Sunday, August 28, 2016

'Corrections' column for mistakes printed in the past year

Nobody is perfect, and when producing thousands of words a year in print, errors are inevitable, especially when you consider that my first language is English.

This is the language which brought us the word "pneumatic." From the Latin "pneu," meaning "silent p, especially in the middle of the night when you are trying not to wake anybody else up," and the Greek "matic," meaning "word which just somehow magically comes after 'auto.'"

Here are some gaffes I regret from the past year:
  • In my column about this fall's election, I used the phrase "power-hungry egomaniac" when I should have chosen the more internationally accepted "accident de locomotive" ("train wreck.") My apologies to PHEW (Power Hungry Egomaniacs Worldwide) for hiring an exterminator, so to speak, when a simple can of RAID would do.

  • There was a typo in my column about fracking. Parents were understandably upset that their children were exposed to such language. The sentence I had intended to write was actually "the governor won't stop fracking long enough to study the effect on women of childbearing age."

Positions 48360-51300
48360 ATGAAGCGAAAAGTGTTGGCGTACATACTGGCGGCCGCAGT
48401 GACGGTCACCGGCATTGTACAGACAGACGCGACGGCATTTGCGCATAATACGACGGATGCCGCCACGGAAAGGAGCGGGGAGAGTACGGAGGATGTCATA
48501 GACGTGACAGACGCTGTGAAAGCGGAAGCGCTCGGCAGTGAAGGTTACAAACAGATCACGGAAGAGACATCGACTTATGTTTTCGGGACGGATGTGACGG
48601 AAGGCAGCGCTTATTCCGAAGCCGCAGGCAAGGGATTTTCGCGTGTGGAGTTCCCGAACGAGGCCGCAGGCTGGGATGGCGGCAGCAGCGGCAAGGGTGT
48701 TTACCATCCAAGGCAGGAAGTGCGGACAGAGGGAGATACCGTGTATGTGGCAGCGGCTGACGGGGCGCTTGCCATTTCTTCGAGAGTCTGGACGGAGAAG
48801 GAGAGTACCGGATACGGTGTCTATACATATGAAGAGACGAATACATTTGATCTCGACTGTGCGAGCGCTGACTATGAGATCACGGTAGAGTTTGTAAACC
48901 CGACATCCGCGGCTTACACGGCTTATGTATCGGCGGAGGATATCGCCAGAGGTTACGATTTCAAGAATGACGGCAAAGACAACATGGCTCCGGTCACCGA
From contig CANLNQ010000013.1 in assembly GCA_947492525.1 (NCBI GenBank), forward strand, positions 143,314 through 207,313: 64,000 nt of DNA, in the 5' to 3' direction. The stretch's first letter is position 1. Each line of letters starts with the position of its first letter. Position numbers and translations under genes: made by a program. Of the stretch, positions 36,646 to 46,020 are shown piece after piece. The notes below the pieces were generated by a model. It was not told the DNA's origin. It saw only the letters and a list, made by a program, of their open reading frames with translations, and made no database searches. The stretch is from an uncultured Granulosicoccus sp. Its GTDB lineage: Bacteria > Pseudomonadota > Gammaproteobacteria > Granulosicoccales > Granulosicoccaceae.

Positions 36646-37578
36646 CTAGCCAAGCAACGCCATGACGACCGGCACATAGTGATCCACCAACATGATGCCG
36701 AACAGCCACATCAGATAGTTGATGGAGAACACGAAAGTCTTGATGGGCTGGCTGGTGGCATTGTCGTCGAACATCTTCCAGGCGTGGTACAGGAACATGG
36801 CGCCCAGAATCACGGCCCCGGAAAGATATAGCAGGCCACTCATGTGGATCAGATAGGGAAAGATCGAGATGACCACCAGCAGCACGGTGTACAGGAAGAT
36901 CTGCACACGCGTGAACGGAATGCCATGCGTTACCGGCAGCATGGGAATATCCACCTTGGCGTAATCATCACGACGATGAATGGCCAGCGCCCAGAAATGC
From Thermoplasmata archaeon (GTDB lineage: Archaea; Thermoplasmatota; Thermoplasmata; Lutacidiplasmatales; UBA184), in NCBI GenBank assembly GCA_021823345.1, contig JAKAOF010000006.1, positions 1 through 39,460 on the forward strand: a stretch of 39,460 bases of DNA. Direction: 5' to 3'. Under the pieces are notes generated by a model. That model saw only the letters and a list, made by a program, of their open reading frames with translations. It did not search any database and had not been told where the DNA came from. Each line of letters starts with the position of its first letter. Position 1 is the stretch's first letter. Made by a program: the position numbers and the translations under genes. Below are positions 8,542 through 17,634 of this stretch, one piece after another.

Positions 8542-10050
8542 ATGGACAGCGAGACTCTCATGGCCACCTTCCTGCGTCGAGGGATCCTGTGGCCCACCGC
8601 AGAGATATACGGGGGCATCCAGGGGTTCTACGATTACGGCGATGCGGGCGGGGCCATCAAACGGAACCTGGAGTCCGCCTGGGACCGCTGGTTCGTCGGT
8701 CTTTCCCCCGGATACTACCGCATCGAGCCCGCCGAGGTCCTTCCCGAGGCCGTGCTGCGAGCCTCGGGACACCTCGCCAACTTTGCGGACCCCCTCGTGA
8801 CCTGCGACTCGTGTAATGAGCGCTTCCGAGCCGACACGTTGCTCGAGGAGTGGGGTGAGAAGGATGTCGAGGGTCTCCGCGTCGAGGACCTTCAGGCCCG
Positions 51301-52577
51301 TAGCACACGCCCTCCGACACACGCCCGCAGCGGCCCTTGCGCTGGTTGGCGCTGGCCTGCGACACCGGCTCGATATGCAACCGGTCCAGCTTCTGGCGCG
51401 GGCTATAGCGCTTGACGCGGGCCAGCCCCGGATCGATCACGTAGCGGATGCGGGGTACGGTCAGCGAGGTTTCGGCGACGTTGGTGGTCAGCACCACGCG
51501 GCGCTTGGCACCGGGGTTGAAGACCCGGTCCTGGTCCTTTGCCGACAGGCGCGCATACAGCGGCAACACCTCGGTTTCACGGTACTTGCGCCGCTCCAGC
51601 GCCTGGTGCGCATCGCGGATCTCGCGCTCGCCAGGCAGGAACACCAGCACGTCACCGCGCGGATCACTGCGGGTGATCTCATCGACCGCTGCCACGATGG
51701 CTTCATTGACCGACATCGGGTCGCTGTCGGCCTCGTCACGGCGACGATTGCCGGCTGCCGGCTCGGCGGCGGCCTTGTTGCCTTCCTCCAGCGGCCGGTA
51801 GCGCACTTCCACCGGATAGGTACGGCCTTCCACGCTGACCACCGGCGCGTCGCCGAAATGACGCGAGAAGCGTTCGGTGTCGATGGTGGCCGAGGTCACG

• I used a technique called exaggeration when writing about my dog's appetite. He does not "literally" eat half a cow a day, any more than I literally once dated Giselle Bundchen while not dreaming. He wants to eat half a cow, don't get me wrong. His desire is to have access to a whole cow, eat half now, then half in 10 minutes. Like most Americans, I tend to use the word "literally" when I really just mean my life is hollow.

  • In my column about which direction a toilet paper roll should be placed, over or under, I regret calling people of the "under" persuasion "soulless ghouls." Over or under preference is an inborn trait, not a choice, and I should not have maligned people for what is, in essence, a genetic defect.

  • I mistakenly used the word "hermaphrodite" in a column about the arctic, when I realize now the word I was really going for was "permafrost." Mea culpa. As I recall, I screwed that one up on the SAT too.

  • Finally, in this very column, I concede I may have erred by claiming mistakes which were not actually made in columns which were not actually written. If you are seeing an ad for mattresses in this space right now, you will know that the editors caught this in time.




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